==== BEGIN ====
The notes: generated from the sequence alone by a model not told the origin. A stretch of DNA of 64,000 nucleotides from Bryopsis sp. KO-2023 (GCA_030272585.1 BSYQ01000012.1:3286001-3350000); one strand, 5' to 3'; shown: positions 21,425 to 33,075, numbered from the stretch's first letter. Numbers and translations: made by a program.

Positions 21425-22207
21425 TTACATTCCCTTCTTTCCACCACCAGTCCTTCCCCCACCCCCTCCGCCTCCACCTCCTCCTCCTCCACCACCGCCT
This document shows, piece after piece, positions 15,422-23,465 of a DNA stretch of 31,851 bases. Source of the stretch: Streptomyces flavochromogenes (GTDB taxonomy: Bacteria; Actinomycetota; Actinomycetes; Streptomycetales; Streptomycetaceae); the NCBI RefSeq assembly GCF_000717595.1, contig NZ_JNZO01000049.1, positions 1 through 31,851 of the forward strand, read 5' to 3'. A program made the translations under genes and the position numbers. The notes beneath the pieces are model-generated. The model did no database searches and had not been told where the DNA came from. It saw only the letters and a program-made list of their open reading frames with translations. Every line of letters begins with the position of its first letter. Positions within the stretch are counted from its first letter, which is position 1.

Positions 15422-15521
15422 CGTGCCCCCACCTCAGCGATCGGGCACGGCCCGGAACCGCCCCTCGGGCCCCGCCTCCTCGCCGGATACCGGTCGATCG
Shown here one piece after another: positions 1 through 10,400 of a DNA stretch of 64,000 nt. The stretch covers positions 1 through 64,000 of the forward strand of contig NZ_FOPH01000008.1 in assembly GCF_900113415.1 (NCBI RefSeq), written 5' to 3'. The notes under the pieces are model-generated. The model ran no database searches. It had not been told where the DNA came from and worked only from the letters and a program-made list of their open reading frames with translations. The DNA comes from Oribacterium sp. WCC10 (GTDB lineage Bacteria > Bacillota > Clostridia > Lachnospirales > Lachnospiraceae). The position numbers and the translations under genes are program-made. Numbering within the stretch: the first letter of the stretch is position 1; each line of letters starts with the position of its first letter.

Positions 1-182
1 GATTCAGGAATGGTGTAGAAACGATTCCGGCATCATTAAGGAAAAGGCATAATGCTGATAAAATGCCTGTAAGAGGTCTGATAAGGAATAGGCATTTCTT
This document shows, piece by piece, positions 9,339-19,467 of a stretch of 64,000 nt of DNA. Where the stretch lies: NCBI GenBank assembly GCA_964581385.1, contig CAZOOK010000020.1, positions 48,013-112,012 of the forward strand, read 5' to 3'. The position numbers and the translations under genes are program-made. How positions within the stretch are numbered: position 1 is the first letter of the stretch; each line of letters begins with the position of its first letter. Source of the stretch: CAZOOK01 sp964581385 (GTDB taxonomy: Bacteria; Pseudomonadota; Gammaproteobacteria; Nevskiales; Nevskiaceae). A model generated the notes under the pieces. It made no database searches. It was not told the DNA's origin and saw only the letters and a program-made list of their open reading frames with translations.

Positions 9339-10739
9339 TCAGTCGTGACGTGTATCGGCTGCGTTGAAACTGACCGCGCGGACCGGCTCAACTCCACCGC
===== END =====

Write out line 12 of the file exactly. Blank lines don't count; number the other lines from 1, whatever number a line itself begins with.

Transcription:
9339 TCAGTCGTGACGTGTATCGGCTGCGTTGAAACTGACCGCGCGGACCGGCTCAACTCCACCGC